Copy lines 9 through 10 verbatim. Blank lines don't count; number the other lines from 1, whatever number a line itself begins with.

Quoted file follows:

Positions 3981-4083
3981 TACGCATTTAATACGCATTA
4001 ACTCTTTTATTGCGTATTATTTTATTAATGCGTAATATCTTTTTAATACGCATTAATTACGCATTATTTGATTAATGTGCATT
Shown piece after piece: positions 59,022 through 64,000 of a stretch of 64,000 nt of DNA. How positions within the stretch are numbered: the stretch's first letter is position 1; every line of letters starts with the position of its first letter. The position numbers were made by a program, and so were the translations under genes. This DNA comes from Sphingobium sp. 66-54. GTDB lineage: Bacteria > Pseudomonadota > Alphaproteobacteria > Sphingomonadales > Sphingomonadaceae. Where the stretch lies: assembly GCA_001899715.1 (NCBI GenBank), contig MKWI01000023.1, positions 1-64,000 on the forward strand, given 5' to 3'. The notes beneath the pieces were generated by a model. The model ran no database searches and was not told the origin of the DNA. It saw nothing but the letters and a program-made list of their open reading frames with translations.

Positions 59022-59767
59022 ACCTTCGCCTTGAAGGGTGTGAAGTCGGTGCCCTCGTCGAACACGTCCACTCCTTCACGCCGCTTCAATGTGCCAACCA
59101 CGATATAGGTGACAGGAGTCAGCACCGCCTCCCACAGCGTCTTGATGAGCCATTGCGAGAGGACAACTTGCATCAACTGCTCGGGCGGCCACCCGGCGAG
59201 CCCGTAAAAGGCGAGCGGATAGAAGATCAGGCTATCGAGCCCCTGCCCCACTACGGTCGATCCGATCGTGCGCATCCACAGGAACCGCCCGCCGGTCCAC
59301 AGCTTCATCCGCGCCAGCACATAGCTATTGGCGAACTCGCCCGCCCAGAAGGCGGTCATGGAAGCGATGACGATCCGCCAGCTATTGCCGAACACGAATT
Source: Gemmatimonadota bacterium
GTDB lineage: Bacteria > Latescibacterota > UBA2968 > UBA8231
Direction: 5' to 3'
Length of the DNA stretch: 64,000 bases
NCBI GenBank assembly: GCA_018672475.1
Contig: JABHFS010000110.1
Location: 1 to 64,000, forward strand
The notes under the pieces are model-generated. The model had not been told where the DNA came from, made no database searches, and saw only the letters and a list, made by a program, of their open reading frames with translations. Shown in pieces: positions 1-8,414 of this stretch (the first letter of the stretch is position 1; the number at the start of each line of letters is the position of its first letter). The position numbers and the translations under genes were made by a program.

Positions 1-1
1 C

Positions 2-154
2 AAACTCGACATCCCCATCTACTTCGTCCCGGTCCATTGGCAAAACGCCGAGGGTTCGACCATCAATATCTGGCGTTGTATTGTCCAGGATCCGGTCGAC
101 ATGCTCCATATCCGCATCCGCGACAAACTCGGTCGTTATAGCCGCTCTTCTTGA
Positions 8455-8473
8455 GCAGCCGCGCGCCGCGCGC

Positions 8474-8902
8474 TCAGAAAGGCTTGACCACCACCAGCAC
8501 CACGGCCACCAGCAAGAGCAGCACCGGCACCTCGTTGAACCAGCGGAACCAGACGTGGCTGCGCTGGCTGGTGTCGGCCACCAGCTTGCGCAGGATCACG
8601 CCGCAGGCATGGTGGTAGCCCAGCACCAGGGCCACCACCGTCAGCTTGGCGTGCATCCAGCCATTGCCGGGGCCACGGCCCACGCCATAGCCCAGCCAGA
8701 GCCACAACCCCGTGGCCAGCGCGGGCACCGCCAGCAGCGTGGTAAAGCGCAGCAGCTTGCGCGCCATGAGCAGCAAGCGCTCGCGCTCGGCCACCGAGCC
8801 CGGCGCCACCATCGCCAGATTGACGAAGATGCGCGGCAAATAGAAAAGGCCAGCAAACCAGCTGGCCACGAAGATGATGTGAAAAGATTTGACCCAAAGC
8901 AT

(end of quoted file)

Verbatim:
59301 AGCTTCATCCGCGCCAGCACATAGCTATTGGCGAACTCGCCCGCCCAGAAGGCGGTCATGGAAGCGATGACGATCCGCCAGCTATTGCCGAACACGAATT
Source: Gemmatimonadota bacterium